Hedges v. Tilton

Filing 13

ORDER Denying Petition for a Writ of Habeas Corpus signed by Senior Judge D Lowell Jensen on 04/15/2009. CASE CLOSED. (Flores, E)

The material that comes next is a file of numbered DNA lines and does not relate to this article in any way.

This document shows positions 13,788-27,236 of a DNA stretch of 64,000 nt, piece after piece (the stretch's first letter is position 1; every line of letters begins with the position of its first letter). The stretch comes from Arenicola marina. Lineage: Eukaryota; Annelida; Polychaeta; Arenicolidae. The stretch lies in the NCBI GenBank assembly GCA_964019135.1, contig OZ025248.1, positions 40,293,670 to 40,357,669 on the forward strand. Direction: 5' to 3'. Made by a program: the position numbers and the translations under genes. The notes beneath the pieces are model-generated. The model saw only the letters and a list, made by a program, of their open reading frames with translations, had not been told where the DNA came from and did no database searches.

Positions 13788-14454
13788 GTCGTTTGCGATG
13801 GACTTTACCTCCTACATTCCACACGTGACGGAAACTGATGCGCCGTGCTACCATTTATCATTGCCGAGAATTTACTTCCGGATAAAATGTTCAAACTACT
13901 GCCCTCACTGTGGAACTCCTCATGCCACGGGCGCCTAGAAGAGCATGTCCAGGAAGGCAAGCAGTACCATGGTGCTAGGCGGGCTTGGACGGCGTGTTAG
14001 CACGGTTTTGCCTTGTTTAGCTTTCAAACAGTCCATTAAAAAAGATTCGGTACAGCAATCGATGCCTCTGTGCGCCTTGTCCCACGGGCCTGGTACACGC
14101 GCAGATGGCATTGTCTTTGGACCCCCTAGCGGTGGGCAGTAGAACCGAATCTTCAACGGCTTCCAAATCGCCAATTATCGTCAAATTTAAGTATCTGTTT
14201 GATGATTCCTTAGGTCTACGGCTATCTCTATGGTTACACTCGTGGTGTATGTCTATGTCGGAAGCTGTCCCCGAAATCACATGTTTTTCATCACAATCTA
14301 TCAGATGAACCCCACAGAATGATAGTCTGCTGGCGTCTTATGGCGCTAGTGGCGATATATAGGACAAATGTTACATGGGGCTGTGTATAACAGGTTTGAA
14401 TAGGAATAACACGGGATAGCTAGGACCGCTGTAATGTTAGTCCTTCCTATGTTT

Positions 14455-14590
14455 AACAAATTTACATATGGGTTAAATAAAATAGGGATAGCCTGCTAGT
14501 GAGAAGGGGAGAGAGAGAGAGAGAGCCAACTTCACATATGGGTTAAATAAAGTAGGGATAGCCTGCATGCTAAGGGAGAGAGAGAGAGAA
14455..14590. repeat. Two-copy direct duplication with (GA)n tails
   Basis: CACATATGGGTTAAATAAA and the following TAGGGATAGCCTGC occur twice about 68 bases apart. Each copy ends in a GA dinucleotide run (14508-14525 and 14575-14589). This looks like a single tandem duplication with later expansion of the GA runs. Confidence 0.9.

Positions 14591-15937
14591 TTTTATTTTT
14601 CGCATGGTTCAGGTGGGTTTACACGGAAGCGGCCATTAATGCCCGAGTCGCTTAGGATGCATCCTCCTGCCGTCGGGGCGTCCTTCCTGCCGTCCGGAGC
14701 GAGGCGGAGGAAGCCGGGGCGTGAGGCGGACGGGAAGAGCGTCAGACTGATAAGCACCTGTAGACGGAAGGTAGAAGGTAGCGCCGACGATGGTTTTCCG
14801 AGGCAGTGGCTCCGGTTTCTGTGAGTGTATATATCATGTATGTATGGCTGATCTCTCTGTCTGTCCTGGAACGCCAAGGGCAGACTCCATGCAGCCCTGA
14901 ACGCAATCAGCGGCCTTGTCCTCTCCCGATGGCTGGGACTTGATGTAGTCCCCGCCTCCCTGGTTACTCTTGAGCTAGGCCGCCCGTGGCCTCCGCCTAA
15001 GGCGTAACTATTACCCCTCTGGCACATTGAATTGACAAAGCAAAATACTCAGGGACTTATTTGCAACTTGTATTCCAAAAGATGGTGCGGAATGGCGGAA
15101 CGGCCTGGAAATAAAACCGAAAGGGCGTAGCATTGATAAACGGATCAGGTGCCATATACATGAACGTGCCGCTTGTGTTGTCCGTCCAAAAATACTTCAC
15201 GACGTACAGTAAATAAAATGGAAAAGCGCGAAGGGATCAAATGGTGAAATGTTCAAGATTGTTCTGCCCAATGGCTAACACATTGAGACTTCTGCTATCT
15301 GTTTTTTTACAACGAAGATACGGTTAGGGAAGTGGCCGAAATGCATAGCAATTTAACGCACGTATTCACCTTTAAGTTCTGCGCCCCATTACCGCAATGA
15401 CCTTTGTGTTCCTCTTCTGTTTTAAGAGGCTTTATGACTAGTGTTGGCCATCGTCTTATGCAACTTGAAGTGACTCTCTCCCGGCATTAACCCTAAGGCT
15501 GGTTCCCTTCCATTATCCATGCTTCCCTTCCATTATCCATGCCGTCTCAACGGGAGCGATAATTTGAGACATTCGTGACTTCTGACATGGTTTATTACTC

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1 2 3 4 5 6 7 8 9 10 11 12 13 14 15 16 17 18 19 20 21 22 23 24 25 26 27 28 U.S. District Court E. D. California UNITED STATES DISTRICT COURT FOR THE EASTERN DISTRICT OF CALIFORNIA FRESNO DIVISION BRUCE NORMAN HEDGES, Petitioner, v MATTHEW CATE,1 Respondent. No. C-07-01415-DLJ ORDER DENYING PETITION FOR A WRIT OF HABEAS CORPUS On September 27, 2007, Petitioner Bruce Norman Hedges ("Petitioner") filed a petition for writ of habeas corpus. On February 27, 2008, Respondent Matthew Cate ("Respondent") filed an answer. On March 31, 2008, Petitioner filed a traverse. Having considered the papers submitted and the applicable law, the Court hereby DENIES the petition. I. BACKGROUND A. Factual Background and Procedural History On November 14, 1980, armed with a loaded handgun, Petitioner broke into his employer's home. Pet. Ex. C at 83-84. He kidnapped his employer's wife, shot her in the back of the head, and disposed of her body in the Stanislaus River Canyon. Id. at 84. In March 1982, Petitioner was convicted of burglary, robbery, kidnapping, and first degree murder. He was sentenced to twenty-five years to At the time the instant petition was filed, Petitioner named James E. Tilton, the former Secretary of the Department of Corrections and Rehabilitation, as Respondent. At that time, Tilton was a proper respondent. See Ortiz-Sandoval v. Gomez, 81 F.3d 891, 894 (9th Cir. 1996). Matthew Cate has since replaced Tilton as the Secretary of the Department of Corrections and Rehabilitation. As a result, the Court hereby orders that Cate be substituted as the respondent. 1 1 1 2 3 4 5 6 7 8 9 10 11 12 13 14 15 16 17 18 19 20 21 22 23 24 25 26 27 28 U.S. District Court E. D. California life and has been incarcerated at Avenal State Prison. At the time Petitioner was sentenced, California Penal Code 3041 entitled him to annual parole suitability hearings. During the time Petitioner has been incarcerated, however, the statute was amended to allow the Board of Parole Hearings ("BPH") to defer his parole suitability hearings for up to five year intervals. BPH denied Petitioner parole on September 10, 1997, September 11, 2002, and April 11, 2006. In its April 11, 2006 denial, the BPH concluded that Petitioner posed an "unreasonable risk of danger to society or a threat to public safety." Pet. Ex. C. at 80. The BPH concluded that Petitioner was unsuitable for parole because he carried out the commitment offense "in an especially cruel and callous manner," and because he had a "long record of violent and assaultive criminality," including "a history of not only street crimes but severe violent acts that could have caused multiple deaths." Pet. Ex. C at 80-85. The BPH also found that Petitioner's need for self-help and therapy, as well as his disciplinary violations, made him unsuitable for parole. C at 82-85. Pet. Ex. Finally, the BPH took into account such factors as the San Joaquin County District Attorney's opposition to Petitioner's release on parole. Pet. Ex. C at 80-85; Ex. E at 5. As a result, the BPH denied parole and deferred Petitioner's next parole suitability hearing for five years. Pet. Ex. C at 85-86. On November 15, 2006, Petitioner filed a petition for writ of habeas corpus in San Joaquin County Superior Court. was denied on February 14, 2007. The petition On March 16, 2007, Petitioner filed a habeas petition in the California Court of Appeal, which was denied on March 22, 2007. On April 11, 2007, Petitioner filed 2 1 2 3 4 5 6 7 8 9 10 11 12 13 14 15 16 17 18 19 20 21 22 23 24 25 26 27 28 U.S. District Court E. D. California a habeas petition in the California Supreme Court, which was denied on August 15, 2007. On September 27, 2007, Petitioner filed the instant petition in the United States District Court, Eastern District of California. On November 11, 2008, the court issued an order reassigning the case to this Court for all further proceedings. On November 17, 2008, Petitioner submitted a Request for Judicial Notice regarding the California Legislature's recent amendment of California Penal Code 3041.5, which authorizes the BPH to deny an inmate a parole suitability hearing for up to fifteen years. In the instant petition, Petitioner seeks relief on the following grounds: that the state court's decision (1) violates his rights under the Due Process Clause of the Fourteenth Amendment, (2) violates the Ex Post Facto Clause of the United States Constitution, and (3) violates his rights under California Penal Code 3041. B. Legal Standard The Antiterrorism and Effective Death Penalty Act of 1996 ("AEDPA") allows an inmate in state custody to seek a writ of habeas corpus in federal court. 28 U.S.C. 2254. Under AEDPA, a writ of habeas corpus may not be granted unless the state court's adjudication of any claim on the merits: "(1) resulted in a decision that was contrary to, or involved an unreasonable application of, clearly established Federal law, as determined by the Supreme Court of the United States; or (2) resulted in a decision that was based on an unreasonable determination of the facts in light of the evidence presented in the State court proceeding." 28 U.S.C. 2254(d). 3 1 2 3 4 5 6 7 8 9 10 11 12 13 14 15 16 17 18 19 20 21 22 23 24 25 26 27 28 U.S. District Court E. D. California II. DISCUSSION A. Procedural Bars The parties do not dispute that the instant petition is timely, that venue is proper, and that none of Petitioner's claims are procedurally defaulted. There is some uncertainty as to whether some of Petitioner's claims have been exhausted in state court, but the Court need not reach this issue because, as described below, all of Petitioner's claims fail on the merits. B. Due Process Claims 1. Parole Suitability Determination As a matter of federal due process, California inmates possess a liberty interest in parole. 850 (9th Cir. 2007). See Irons v. Carey, 505 F.3d 846, In order to comport with due process, a parole suitability determination must be supported by "some evidence." Id. at 851. "Some evidence" is "any evidence in the Sass v. Cal. Bd. What record" that could support the BPH's conclusion. of Prison Terms, 461 F.3d 1123, 1128-29 (9th Cir. 2006). constitutes "some evidence" is determined according to state law. See Irons, 505 F.3d at 851. Here, Petitioner contends that the BPH's decision was not supported by "some evidence" because his commitment offense and the San Joaquin County District Attorney's opposition to parole do not constitute "some evidence." Petitioner is incorrect. California law requires that the BPH consider various factors, including Petitioner's commitment offense, as well as public opinion regarding Petitioner's release, to determine whether Petitioner is suitable for parole. See Cal. Code Regs. tit. 15, 2402(b)-(d), 4 1 2 3 4 5 6 7 8 9 10 11 12 13 14 15 16 17 18 2028(a); Cal. Penal Code 3043.5(b). As a result, these considerations constitute "some evidence" in support of BPH's decision. In addition, Petitioner claims that the BPH improperly relied on a 2002 psychological evaluation of Petitioner. This argument is misplaced, because the BPH did not rely on the 2002 psychological evaluation when it determined that Petitioner was unsuitable for parole. Pet. Ex. C at 82. Even if the BPH did rely on the 2002 psychological evaluation, however, as a matter of California law, psychological evaluations constitute "some evidence." Code of Regs. tit. 15, 2402(b). Accordingly, Petitioner's claim that the California court's decision is contrary to, or an unreasonable application of, clearly established federal law fails. In addition, the state court's See Cal. decision was not an unreasonable determination of the facts in light of the evidence presented. C. Ex Post Facto Claim Petitioner claims that the state court's decision upholding the 19 BPH's decision to set his parole hearings at five year intervals 20 under the amended California Penal Code 3041, rather than at one 21 year intervals under the former version of the statute, violates the 22 Ex Post Facto Clause of the United States Constitution. 23 The Constitution prohibits the states from passing any "ex post U.S. Const., Art. I, 10. The Supreme Court has 24 facto Law." 25 expressly held that the amended California Penal Code 3041, 26 allowing for five year intervals between parole hearings, does not 27 violate the Ex Post Facto Clause of the United States Constitution. 28 See California Dept. of Corr. v. Morales, 514 U.S. 499, 506-13 U.S. District Court E. D. California 5 1 (1995). 2 Because Petitioner's claim has already been rejected by the See id. 3 Supreme Court, this claim fails.2 4 D. 5 6 California Penal Code 3041 Claims 1. California Penal Code 3041(a) California Penal Code 3041(a) requires the BPH to set a parole 7 release date for an inmate serving an indeterminate life sentence 8 "in a manner that will provide uniform terms for offenses of similar 9 gravity and magnitude with respect to their threat to the public." 10 Petitioner claims that the BPH violated his due process rights 11 when it failed to compare Petitioner's criminal conduct against that 12 of other inmates convicted of the same offense. 13 multiple fronts. This claim fails on First, to the extent that Petitioner argues that 14 the BPH's failure to apply California Penal Code 3041(a) is a 15 violation of California law, this is a state law claim not 16 cognizable in federal court. 17 67-68 (1991). 18 In addition, Petitioner was not entitled to a "uniform terms" An analysis of a prisoner's threat See Estelle v. McGuire, 502 U.S. 62, 19 determination under 3041(a). 20 to public safety under California Penal Code 3041(b) precedes the 21 setting of a uniform release date under 3041(a). 22 Dannenberg, 34 Cal. 4th 1061, 1081-82 (2005). See In re Because the BPH found 23 Petitioner unsuitable for parole under California Penal Code 24 25 26 27 28 U.S. District Court E. D. California As noted above, on November 17, 2008, Petitioner filed a Request for Judicial Notice, seeking a declaration from this Court that the California Legislature's recent amendment of California Penal Code 3041.5 violates the Ex Post Facto Clause of the United States Constitution. Because Respondent has never applied the amended statute to Petitioner, Petitioner lacks standing to make such a challenge. 6 2 1 3041(b), it was precluded from setting a uniform release date 2 under 3041(a). 3 3041(a). 4 Even if the Court were to construe Petitioner's claim as a Accordingly, Petitioner had no rights under 5 federal due process claim, the California Supreme Court has 6 expressly held that California Penal Code 3041(a) does not create 7 a liberty interest in parole. 8 1081-82. See In re Dannenberg, 34 Cal. 4th at This Court is bound by the California Supreme Court's See Gurley v. Rhoden, 421 U.S. 200, 208 (1975). As 9 determination. 10 a result, this claim does not raise any issues cognizable on federal 11 habeas review. 12 13 2. California Penal Code 3041.5(b)(2) California Penal Code 3041.5(b)(2) provides that the BPH must 14 communicate its denial of parole in "a written statement" that 15 "set[s] forth the reasons for refusal to set a parole date." 16 Penal Code 3041.5(b)(2). 17 Petitioner claims that the BPH violated California Penal Code Cal. 18 3041.5(b)(2) because, even though it provided him with a copy of the 19 hearing transcript, it did not issue a separate written statement of 20 its reasons for denying him parole. As with Petitioner's California 21 Penal Code 3041(a) claim, this claim is a state law claim that is 22 not cognizable in federal court. 23 See Estelle, 502 U.S. at 67-68. Even if the Court were to liberally construe this claim as a At a parole hearing, due 24 federal due process claim, it fails. 25 process requires that a parole board communicate the reasons for its 26 decision. See Greenholtz v. Inmates of Neb. Penal & Corr. Complex, Here, the BPH gave Petitioner its statement 27 442 U.S. 1, 15 (1979). 28 of reasons for denying parole both orally at the April 11, 2006 U.S. District Court E. D. California 7 1 hearing, and in a written transcript of that hearing. 2 80-85. Pet. Ex. C at Both the oral statement of reasons and written transcript 3 satisfy the communication requirement of Greenholtz. 4 5 6 7 8 9 10 11 12 13 14 15 16 17 18 19 20 21 22 23 24 25 26 27 28 U.S. District Court E. D. California III. CONCLUSION Based on the foregoing, the Court hereby DENIES the petition. IT IS SO ORDERED Dated: April 15, 2009 _________________________ D. Lowell Jensen United States District Judge 8